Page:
Measuring the ROI of Social CRM

Written by Scott NesbittFebruary 1, 2011

Return on investment (ROI). Three very simple words. But those are three words that can send a chill through even the most hardened corporate warrior. But ROI is something that the folks running the show demand. They want to see results for their money.

Let's be honest: saying implementing social CRM is a way to create and sustain a conversation with customers isn't going to cut it. The goal of implementing isn't to adopt cool new technology. It's to bolster the bottom line.

But measuring the ROI of social CRM isn't as simple as it sounds. It can be done, but it's not as cut and dry as many people want it to be.

The problem

Social CRM and other social technologies are fairly new. There are no universally-accepted ways of measuring that ROI. It's difficult to definitively pinpoint how social CRM impacts the bottom line. That elusiveness can be frustrating to the powers that sign the checks.

Admittedly, you can look at traditional measures like the number of sales leads that social CRM generates, the cost per lead, and the conversion rates of those leads. Or you can track how many of your customers came to you through social media channels. By doing that, you can get a decent view of the revenue that social CRM generates but you don't get the full picture.

Why not? There are other drivers that are more difficult to quantify. And that brings us to a very important point about the ROI of social CRM: a number of experts and analysts advise that you look beyond simple financial measures and metrics to find that elusive ROI.

What to look for

Social CRM, and social media in general, isn't always an obvious revenue driver. Sure, some companies (like Dell) sell a few million dollars worth of merchandise via Twitter each year but most companies can't point to social CRM and say This earned or saved us so-many dollars in the last 12 months.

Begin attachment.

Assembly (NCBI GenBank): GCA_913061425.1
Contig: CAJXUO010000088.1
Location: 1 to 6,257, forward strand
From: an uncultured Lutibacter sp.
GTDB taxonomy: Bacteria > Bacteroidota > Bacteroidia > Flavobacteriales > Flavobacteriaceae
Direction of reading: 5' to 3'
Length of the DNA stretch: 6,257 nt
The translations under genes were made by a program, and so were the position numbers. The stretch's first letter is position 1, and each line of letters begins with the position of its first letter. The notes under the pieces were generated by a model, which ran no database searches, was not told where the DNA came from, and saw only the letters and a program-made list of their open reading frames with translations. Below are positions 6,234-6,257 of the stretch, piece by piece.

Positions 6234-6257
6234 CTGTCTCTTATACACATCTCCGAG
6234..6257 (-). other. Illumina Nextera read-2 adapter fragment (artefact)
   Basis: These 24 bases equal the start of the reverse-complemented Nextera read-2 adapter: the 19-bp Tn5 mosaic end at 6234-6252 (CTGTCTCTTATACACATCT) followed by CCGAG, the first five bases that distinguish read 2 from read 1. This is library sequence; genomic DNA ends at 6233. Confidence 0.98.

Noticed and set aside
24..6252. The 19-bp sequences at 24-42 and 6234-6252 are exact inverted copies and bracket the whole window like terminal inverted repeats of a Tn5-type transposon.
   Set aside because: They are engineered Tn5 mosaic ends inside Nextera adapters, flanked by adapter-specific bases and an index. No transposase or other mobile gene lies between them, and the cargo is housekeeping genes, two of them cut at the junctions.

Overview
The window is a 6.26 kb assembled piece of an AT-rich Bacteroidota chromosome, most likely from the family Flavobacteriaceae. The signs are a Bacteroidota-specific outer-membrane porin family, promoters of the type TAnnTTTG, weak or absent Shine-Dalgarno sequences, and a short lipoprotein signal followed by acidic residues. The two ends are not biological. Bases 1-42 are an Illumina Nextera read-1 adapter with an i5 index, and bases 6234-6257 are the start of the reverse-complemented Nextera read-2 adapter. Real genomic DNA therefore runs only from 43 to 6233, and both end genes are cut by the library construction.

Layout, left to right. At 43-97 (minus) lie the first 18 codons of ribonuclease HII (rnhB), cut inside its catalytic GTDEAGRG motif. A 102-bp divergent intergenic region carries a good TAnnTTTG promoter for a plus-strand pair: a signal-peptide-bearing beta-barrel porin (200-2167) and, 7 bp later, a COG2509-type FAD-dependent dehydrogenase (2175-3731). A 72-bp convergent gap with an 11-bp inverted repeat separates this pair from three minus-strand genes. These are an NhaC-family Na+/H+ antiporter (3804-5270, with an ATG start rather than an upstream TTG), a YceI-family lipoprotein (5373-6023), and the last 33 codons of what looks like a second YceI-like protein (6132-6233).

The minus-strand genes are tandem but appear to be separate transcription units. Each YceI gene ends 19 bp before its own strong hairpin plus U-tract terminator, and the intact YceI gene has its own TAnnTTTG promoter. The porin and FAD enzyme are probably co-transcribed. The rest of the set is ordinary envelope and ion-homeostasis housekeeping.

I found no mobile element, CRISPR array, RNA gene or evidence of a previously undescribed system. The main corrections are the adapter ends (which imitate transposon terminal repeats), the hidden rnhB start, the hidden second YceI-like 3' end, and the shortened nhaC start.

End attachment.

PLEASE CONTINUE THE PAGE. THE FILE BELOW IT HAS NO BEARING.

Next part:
Again, it's possible to look at ROI from the viewpoint of money earned and the internal costs of running and maintaining a social CRM system. But, again, there's more to ROI than that.

You need to take other factors into account as well. Some of those factors are intangibles like increased customer loyalty and retention through better communication. Anyone wanting to measure the ROI of social CRM also needs to look at the effect of social CRM on the company as a whole.

Has the use of social media driven support costs down because customers and prospects have been finding the help that they need from online channels instead of inundating an often-beleaguered support team? Have customers been more engaged since starting a social media campaign? Have click-throughs, registrations, and responses to calls to action increased? 

You can answer a number of those questions by using a good social CRM analytics tool. The biggest measure of ROI, though, is how effective your overall social CRM strategy has been in strengthening your brand and building trust and loyalty.

Summing up

Measuring the ROI of social CRM is still a bit of a moving target. Taking that measurement can be complex and, in some cases, might not be as compelling as a simple matter of dollars and cents. 

Measuring the ROI of social CRM involves looking at qualitative metrics like sales or money saved and at quantitative metrics like customer satisfaction and trust. Until there's a magical (or, at least mathematical) way of accurately measure the ROI of social CRM, a mix of metrics is your best bet for discovering how effective -- cost or otherwise -- you social CRM implementation is.

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